Winter Mental Health Awareness in Washington & Oregon
By The Recovery Village Ridgefield
Editor Nicole LaNeve | Editor Sam Rosenthal
Last Updated: May 31, 2023
Editorial Policy | Research Policy
While the winter can be a beautiful time of year and a time for holidays and gathering, the season can also be challenging. For some people, winter can create or worsen symptoms of depression or create seasonal mood disturbances. These challenges may also be made worse this year by the ongoing coronavirus.
The best thing you can do for yourself as we head into winter is to create a plan, especially if you’re in recovery. Similar to how you might winter-proof your home, you can plan ahead for possible challenges and have strategies in place to help you overcome them.
Tensions in the Pacific Northwest as the Winter Months Approach
The Pacific Northwest has faced many challenges in 2020, all having an effect on the community’s mental health. Washington State was ground zero in the U.S. in the beginning of the pandemic. That has meant not only dealing with the effects of COVID-19 itself but also prolonged periods of social isolation and shutdowns.
Additionally, the fall brought wildfires throughout the region that threatened or destroyed homes and communities. During the summer, cities like Seattle and Portland became focal points for social unrest. All of these events have increased stress levels heading into the winter.
These effects on mental health can’t be overstated. Residents here may be feeling the weight of everything happening in the world, in addition to the effects on their own personal lives.
Seasonal Affective Disorder & Wintertime Substance Abuse
Seasonal Affective Disorder or SAD is a subtype of depression that’s related to changes in seasons. SAD begins typically in the fall and starts to subside in early spring.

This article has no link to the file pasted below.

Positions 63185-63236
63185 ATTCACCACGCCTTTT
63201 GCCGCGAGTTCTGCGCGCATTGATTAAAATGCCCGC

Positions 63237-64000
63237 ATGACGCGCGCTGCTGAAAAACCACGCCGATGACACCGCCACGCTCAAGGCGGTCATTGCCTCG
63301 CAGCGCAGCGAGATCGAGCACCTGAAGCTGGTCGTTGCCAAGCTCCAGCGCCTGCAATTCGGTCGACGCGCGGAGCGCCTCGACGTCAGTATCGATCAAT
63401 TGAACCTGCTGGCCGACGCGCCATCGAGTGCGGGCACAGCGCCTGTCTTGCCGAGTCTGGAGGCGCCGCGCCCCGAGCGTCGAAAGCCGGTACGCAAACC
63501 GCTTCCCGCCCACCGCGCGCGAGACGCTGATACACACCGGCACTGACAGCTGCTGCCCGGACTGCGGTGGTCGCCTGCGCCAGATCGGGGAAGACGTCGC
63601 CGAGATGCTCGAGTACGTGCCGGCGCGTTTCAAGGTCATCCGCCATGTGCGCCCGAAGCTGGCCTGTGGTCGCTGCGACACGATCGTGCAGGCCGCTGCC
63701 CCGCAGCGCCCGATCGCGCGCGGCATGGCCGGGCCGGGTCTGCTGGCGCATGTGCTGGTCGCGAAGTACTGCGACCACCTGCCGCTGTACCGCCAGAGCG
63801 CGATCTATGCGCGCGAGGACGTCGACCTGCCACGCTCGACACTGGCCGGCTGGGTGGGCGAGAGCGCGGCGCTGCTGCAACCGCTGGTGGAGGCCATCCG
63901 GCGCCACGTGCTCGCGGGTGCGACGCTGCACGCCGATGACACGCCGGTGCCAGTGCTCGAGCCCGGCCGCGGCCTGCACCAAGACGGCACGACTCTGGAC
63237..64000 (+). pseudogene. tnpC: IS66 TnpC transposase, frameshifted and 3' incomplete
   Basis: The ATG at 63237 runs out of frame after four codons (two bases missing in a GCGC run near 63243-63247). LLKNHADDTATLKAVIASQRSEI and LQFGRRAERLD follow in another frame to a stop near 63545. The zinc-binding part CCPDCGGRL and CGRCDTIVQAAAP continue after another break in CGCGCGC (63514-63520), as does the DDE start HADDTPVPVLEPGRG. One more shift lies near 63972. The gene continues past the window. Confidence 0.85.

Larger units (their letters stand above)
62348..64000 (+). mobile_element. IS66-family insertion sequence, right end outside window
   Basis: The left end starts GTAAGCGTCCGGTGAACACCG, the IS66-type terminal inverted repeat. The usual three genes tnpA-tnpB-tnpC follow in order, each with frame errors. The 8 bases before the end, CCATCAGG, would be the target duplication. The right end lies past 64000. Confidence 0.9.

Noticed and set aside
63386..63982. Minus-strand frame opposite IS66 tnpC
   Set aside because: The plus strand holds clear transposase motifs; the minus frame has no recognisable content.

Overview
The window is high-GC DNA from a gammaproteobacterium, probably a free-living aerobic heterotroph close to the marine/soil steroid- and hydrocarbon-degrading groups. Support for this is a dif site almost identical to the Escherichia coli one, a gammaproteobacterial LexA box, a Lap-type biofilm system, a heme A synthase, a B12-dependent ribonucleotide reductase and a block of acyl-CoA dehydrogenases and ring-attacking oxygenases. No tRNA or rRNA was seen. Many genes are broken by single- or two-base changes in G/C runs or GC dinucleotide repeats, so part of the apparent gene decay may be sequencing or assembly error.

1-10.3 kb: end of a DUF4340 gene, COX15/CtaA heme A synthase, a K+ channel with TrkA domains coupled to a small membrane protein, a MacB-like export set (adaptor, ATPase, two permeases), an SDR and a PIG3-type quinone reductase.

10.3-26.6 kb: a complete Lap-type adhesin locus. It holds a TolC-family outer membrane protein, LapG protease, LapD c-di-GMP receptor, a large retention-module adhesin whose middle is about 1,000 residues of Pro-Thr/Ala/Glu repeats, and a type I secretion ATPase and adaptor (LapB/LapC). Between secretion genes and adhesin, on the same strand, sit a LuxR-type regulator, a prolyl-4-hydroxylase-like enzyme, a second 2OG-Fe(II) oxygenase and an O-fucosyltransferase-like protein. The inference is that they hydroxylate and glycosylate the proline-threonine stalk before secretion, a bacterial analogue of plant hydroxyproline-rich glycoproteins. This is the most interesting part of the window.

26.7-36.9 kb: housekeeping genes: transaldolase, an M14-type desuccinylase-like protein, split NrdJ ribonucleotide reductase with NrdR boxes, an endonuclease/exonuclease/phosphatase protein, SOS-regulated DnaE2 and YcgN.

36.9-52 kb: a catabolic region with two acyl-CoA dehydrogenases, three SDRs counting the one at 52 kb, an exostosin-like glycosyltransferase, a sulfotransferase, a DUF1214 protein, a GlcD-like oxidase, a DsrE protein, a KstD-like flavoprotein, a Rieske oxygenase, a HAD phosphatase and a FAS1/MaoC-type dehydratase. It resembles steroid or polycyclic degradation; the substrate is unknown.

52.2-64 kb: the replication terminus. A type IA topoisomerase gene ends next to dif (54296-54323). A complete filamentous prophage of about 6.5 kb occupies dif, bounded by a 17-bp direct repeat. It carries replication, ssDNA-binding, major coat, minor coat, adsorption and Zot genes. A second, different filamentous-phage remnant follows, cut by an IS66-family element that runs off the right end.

The symptoms of SAD can be more prevalent in the Pacific Northwest. The winter is often referred to as the Big Dark, and this part of the country usually only gets eight to nine hours of daylight during this time. Even that daylight is usually covered with clouds and may bring significant amounts of rain.
What’s important to understand, especially if you’re in recovery, is that these seasonal factors can impact you. SAD increases the temptation to self-medicate with drugs and alcohol and can be a relapse trigger. Having a plan and understanding the risks before you begin winter can help you avoid this destructive cycle.
Also bear in mind that we are coming straight from perhaps one of the most difficult years most of us remember. We’re heading directly into winter without a reprieve from COVID-19 and the other challenges of 2020. This may make people even more vulnerable to seasonal depression symptoms.
Recognizing SAD & Symptoms of Depression
SAD symptoms are essentially the same as symptoms of major depressive disorder. You may feel dramatic changes in your mood, lack of motivation, fatigue and low energy. Other symptoms of SAD include feeling depressed most of the time, losing interest in things you once enjoyed, and sleep disturbances. Problems with concentration, changes in appetite and feeling hopeless or guilty can also be signs of SAD.